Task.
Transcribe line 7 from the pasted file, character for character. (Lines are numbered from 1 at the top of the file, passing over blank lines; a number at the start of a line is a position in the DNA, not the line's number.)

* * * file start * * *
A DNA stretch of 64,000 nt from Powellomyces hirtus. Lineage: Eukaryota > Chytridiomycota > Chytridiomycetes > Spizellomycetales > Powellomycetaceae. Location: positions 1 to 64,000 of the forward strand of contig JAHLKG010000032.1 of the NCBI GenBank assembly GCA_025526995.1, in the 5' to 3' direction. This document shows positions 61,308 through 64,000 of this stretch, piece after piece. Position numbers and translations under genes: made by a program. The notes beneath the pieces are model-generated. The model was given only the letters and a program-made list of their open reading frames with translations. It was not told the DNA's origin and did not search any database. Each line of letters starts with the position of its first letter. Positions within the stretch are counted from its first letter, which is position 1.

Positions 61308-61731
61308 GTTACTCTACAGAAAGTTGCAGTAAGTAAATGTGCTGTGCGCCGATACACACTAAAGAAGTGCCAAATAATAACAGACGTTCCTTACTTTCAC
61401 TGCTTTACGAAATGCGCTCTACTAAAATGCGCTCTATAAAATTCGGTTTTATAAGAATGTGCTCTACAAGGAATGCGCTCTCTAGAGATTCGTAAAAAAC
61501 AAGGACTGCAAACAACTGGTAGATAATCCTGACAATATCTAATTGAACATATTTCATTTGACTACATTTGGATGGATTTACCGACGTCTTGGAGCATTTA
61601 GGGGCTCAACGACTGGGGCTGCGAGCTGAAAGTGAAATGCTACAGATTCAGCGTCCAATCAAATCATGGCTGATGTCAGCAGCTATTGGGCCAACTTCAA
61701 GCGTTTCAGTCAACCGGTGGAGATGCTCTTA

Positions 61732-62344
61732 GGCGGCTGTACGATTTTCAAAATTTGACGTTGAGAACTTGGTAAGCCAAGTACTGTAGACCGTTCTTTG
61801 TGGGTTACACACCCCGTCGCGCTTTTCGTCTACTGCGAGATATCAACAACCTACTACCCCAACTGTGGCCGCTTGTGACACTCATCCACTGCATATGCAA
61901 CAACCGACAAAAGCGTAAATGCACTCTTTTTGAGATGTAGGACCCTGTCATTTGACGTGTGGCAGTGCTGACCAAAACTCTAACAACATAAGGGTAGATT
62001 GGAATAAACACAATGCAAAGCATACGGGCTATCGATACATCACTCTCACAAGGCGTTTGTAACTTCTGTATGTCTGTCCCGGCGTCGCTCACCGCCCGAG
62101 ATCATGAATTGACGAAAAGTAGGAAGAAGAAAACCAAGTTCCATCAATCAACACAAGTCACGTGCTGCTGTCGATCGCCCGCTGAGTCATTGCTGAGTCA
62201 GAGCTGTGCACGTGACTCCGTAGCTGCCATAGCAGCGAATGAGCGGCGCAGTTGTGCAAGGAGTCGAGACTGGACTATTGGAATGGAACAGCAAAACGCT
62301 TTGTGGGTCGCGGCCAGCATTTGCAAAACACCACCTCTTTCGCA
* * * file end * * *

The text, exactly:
61701 GCGTTTCAGTCAACCGGTGGAGATGCTCTTA